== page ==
How many doctors does it take. . .

The head of our pediatric practice has lamented the current state of incoming MD’s more than once.  An old-school, military trained man with a quick wit, excellent problem solving skills, and more passion for his patients well-being than any physician I have ever met, he can also be cantankerous and short-tempered when it comes to the incredible bureaucracy, greed, and policy regulated ignorance that often runs pharmaceutical as well as insurance matters.

That said, my son and I have been taking tours through the world of diagnosing.  More than two years ago, I developed what I call “pencil pain” on my upper left side.  It feels like someone is taking the rubber eraser end of a pencil and slowly sticking it at an angle up into my body cavity, to about a third of the length of the pencil.  It comes and goes in intensity, and can be accompanied by tightness and uncomfortableness across my upper back and matching right side.  After some of the preliminary tests (MRI, upper GI, Gallbladder processing test) my gallbladder- that is on the RIGHT side- was determined to only operate at 10% at best, and needed to come out.  It went.  The surgeon later said he was glad it got pulled, because it would have gone necrotic (organ death and subsequent infection).  So far so good.  But the left side pain went on as usual.

I was told nothing showed up regarding the pancreas or liver (other than my liver being slightly compromised-fatty- from my lack of exercise, age, and persistently high triglycerides).  So, given the lack of gallbladder (that lovely mediator of all things spicy and fatty), I needed to go on a low fat diet and small portions the rest of my life.  Not news, really.

A visit to a GI man said, after a short conversation, “It’s probably musculo-skeletal”.  Co-payment please, and here is a free sample of the most expensive acid reflux med on the market (I do not get acid reflux as a rule, and when I do Maalox works just fine).  This was a complete waste of my time.  I threw the sample away.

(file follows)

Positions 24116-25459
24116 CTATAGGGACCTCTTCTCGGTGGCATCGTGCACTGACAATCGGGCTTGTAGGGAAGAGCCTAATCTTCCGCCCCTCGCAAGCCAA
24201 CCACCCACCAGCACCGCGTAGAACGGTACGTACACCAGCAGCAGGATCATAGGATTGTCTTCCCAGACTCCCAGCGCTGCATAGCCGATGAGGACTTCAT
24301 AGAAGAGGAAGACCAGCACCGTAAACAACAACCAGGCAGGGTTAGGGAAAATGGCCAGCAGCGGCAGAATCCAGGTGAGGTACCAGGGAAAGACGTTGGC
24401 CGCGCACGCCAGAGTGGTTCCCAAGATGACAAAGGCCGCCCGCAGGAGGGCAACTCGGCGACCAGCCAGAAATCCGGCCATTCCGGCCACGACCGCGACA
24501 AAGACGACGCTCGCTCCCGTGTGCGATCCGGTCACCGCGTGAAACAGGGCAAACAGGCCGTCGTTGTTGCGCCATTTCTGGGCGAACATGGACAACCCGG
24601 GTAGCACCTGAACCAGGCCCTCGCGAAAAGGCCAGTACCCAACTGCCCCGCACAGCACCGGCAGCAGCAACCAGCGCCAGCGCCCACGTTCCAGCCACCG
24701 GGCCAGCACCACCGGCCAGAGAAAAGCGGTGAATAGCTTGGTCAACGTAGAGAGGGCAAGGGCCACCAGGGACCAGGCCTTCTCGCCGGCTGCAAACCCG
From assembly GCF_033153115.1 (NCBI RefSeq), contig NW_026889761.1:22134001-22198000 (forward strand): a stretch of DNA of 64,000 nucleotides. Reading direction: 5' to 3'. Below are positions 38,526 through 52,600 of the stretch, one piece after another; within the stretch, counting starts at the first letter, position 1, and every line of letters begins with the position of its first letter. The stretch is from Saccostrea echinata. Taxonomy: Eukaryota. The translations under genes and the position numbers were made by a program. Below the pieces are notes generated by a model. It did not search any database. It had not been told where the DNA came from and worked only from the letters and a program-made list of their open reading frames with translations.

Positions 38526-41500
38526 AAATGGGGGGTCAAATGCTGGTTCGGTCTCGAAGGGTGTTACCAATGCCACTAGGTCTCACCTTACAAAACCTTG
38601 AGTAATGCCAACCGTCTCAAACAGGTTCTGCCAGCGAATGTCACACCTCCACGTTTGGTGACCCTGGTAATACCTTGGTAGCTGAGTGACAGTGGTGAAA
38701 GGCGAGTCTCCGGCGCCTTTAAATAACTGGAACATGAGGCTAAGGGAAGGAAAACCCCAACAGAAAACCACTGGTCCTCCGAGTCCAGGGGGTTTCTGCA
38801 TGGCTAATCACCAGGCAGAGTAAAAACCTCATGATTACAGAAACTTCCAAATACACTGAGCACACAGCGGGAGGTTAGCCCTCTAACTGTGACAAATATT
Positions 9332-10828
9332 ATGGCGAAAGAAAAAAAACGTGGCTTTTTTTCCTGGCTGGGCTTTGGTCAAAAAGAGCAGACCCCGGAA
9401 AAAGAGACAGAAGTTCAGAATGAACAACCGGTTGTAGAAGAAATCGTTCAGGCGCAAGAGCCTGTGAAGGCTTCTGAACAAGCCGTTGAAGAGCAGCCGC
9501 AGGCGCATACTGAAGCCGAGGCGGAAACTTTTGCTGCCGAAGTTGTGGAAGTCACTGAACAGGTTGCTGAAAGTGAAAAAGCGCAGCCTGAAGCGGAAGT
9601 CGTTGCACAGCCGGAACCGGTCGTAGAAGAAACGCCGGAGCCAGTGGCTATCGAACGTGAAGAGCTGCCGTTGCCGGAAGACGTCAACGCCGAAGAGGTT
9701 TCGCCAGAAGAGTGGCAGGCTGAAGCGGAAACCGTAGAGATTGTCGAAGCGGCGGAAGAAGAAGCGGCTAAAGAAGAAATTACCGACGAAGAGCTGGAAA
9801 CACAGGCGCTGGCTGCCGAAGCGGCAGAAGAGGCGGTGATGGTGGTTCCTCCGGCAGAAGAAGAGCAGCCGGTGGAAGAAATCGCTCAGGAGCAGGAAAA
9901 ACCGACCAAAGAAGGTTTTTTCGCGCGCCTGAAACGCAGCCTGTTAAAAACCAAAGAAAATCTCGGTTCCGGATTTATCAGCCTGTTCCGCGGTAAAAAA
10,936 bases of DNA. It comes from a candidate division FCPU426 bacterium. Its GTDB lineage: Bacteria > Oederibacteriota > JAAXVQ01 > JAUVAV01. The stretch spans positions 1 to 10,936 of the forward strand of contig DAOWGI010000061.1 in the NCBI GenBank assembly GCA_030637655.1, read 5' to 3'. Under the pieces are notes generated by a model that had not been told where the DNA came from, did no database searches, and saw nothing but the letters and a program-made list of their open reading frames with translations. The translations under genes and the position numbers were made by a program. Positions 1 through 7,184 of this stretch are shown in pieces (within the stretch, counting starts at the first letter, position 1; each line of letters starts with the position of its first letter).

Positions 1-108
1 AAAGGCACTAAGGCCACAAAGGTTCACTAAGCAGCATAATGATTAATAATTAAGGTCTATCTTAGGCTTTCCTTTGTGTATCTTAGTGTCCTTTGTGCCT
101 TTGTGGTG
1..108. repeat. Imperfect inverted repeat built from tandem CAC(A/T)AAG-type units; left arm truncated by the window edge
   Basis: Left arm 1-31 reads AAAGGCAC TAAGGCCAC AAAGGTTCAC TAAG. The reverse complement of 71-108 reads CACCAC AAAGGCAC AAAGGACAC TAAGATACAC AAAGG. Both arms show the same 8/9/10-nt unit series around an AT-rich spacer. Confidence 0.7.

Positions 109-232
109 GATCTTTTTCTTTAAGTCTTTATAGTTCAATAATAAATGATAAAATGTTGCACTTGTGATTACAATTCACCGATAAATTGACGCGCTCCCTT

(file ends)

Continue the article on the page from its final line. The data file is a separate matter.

My exasperated and often inattentive GP (general practitioner, your first defense against illness) ordered a stress test.  Normal.  Good to know, I thought, given my family history of heart disease. 

I have started to avoid eating.  I find myself hungry, but don’t eat.  I subsequently feel proud of becoming stricter with myself (and losing weight), but most importantly don’t have surges of pain.  GP says it could still be gastro-intestinal (duh), but unusual to be that high on the body.  All the MD’s I have seen told me, as if I were a mentally defective ten-year old, that “there isn’t really much on your left side”.  Funny, I always thought there was because I have to clothe that part of my body, but what do I know. 

As of yet, we have not changed GP offices (that’s a whole other story) but intend to do so soon for all the adults in our family.  The pain lingers on, waking me up occasionally just to say “Hello. Not going away!”.  Yeah, I know.

As for my son, he developed a growth that actually looks like it has a hold of his neck skin just to the left of center, and slightly above the fold.  As if something, starting to look slightly purple underneath, grabbed the skin and pulled in at that point, like you might do when sewing and making a pucker.  But there is an inch round creature making the pucker, not just the pucker itself.  It came to visit in early November, and never left. 

First Ped (young woman new to the practice):  infected lymph node.  It will go away.  It didn’t.

Second Ped (one of the founders and a good pragmatist):  Not a lymph node.  They don’t present this way.  Here’s a referral to see a great ENT (ears, nose and throat surgeon).  We did.

ENT:  Get a CT.  It’s probably a thyroglossal cyst (congenital problem, complicated surgery required; hey- I’m a mom.  I read about it until I was blind).

In the hospital once we were in the room for CT appt.:  Oh, he’s four.  I’m not sticking him more than once.  You really should come back for a sedated CT (he was busy watching a video quietly; and ENT said he didn’t like to do general anesthesia on people so young).  It got worse from there, the techs having decided they would not do the CT and all the skilled phlebotomists snoozing I guess (he was stuck a total of four times, by two people, and they were dubious the IV  would hold).  We left, after being told they “didn’t have time to really work with children”.  Well, we really don’t have time to waste our child’s life or money. 

After playing phone games with everyone affiliated with our insurance, we get approved for a CT at Johns Hopkins.  My son gets pneumonia over the holidays.  The CT will have to be rescheduled.  I email the ENT at Hopkins and call her staff about the appointment and CT.  In sum, I get told they are too busy for us and to go elsewhere.  Fine.